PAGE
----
Complete Freedom

Posted on Jun 26, 2017 | 0 comments


On 1 December 2016, Luke Moore’s appeal against his conviction for dishonestly obtaining a financial advantage by deception was allowed by the Court of Criminal Appeal. Aspects of Leeming JA’s leading judgment (yes, they let equity lawyers sit in criminal appeals) are mildly amusing:

  1. Mr Moore opened (with a zero initial balance) an account with St George Bank at a branch in Goulburn on 11 March 2010. “The account was styled, not inaptly, a “Complete Freedom” account“(at [4]);
  2. The account quickly ran into overdraft and kept going. When it was closed in August 2012 there was a negative balance of $2.1M;
  3. A police raid on Mr Moore’s home in December 2012, recovered inter alia signed pictures by Led Zeppelin, Bob Dylan, Guns N’ Roses, Foo Fighters and Usher, an Amy Whitehouse frisbee and the keys to an Aston Martin DB7 Vantage coupe. There was also a 2001 Maserati sedan, a 2006 Alfa Romeo 156 and a 6.1m boat. The list goes on (see [13]-[16]);
  4. His Honour observed (at [17]) that “It is perfectly plain that there was a mistake of some kind within the Bank. As a matter of civil law, a mistaken payment gives rise to a right to recovery. To be quite clear about it, the notion sourced in board games of a windfall “Bank error in your favour” is a very poor guide to the position at law. It has been the law for centuries that a party making a payment by mistake is entitled, subject to defences, to recover that payment.”; and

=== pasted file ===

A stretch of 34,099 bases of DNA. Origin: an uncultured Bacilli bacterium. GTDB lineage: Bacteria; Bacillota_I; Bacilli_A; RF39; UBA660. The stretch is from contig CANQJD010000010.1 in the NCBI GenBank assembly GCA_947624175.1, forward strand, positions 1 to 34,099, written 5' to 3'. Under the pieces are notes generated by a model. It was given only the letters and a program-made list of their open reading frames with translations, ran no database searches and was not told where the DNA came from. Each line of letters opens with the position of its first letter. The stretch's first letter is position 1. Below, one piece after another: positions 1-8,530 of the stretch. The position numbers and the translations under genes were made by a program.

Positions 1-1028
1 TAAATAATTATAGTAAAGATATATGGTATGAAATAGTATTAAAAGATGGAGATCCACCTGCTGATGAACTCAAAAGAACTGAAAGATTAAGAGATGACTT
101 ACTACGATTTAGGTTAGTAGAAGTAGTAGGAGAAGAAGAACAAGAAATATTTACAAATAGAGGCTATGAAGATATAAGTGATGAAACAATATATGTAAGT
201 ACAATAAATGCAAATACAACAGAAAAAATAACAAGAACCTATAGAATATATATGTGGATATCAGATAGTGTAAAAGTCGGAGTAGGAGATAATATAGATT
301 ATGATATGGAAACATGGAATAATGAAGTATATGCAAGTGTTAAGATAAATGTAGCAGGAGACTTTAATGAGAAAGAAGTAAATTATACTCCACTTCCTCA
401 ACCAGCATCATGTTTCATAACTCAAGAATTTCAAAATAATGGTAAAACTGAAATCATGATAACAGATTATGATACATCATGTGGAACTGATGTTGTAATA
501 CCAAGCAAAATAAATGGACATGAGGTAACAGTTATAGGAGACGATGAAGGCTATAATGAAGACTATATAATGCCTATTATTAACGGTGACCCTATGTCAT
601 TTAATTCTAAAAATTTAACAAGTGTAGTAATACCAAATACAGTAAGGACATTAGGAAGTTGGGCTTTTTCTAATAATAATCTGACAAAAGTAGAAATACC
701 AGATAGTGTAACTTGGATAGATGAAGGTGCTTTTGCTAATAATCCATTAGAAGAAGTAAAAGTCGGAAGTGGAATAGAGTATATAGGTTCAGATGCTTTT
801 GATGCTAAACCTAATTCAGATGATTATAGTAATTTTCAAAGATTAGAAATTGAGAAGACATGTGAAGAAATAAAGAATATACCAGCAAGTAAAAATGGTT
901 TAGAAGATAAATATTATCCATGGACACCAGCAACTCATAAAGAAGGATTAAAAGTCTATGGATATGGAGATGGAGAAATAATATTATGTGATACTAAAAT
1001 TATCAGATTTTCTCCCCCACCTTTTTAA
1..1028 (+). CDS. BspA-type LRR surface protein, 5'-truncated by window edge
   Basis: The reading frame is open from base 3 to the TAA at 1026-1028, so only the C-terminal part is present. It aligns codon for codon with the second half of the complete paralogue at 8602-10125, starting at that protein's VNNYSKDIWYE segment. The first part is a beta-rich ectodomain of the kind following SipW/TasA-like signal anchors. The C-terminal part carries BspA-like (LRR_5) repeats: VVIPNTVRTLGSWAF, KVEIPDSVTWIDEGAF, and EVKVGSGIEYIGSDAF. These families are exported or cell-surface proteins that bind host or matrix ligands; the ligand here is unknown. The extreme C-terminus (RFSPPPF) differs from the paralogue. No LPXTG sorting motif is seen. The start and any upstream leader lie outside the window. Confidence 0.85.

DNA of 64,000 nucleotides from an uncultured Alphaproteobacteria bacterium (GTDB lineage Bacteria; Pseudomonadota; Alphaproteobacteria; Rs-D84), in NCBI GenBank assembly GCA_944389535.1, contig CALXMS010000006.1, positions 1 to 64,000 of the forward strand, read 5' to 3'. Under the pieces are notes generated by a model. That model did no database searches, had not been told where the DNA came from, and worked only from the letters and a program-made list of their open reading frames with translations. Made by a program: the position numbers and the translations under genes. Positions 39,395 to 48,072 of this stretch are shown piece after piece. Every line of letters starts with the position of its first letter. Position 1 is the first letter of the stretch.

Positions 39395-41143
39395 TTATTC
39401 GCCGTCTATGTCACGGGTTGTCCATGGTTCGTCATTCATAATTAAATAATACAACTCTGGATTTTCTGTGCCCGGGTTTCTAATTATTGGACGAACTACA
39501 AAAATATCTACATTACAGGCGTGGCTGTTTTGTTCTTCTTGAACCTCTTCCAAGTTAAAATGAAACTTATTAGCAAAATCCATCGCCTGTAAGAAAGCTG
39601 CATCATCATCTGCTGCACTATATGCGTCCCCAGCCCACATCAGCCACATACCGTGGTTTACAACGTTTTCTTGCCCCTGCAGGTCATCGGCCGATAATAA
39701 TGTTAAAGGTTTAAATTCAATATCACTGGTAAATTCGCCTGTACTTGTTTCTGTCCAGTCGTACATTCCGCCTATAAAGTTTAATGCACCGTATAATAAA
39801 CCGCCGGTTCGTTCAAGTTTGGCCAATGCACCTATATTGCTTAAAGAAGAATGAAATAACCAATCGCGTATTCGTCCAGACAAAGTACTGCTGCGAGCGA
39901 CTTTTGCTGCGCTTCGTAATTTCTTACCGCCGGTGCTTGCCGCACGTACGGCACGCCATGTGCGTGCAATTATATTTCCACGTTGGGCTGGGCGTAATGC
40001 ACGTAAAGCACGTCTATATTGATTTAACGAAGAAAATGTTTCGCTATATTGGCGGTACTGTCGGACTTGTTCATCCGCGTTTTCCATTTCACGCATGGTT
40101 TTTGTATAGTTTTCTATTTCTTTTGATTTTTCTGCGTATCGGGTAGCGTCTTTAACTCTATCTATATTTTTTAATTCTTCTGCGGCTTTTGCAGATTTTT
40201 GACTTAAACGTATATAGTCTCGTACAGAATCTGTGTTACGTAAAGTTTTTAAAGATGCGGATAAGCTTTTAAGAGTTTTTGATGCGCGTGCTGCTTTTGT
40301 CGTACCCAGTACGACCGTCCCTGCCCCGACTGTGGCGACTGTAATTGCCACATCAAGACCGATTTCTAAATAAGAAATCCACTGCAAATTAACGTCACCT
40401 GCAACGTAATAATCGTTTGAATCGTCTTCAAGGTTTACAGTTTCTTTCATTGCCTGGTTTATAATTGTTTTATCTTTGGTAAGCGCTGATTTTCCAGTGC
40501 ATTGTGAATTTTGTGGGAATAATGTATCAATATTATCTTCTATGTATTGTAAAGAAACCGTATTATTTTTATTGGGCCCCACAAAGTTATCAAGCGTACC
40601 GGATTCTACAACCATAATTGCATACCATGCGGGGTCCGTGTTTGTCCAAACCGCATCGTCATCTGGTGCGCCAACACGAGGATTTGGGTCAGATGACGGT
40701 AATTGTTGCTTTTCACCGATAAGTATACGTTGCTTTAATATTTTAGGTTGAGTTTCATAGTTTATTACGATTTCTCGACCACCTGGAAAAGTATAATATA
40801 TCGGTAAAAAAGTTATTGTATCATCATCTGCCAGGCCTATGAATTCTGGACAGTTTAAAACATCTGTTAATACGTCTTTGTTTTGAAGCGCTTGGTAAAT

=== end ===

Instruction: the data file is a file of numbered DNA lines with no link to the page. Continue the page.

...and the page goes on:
5. Also that: “It is plain that Mr Moore behaved not only extremely foolishly but also dishonestly” (at [19]).

BUT  “…an element of the offence with which Mr Moore was charged is deception. The unusual aspect of Mr Moore’s conduct was that there was nothing covert about it. The statements issued by St George recorded each debit, and charged a fee and interest, and stated with complete accuracy Mr Moore’s growing indebtedness” (at [23]).

So, there you go, there was no deceit. …I doubt he’ll go very well in the inevitable civil proceedings.

Creative commons acknowledgment for the photograph.

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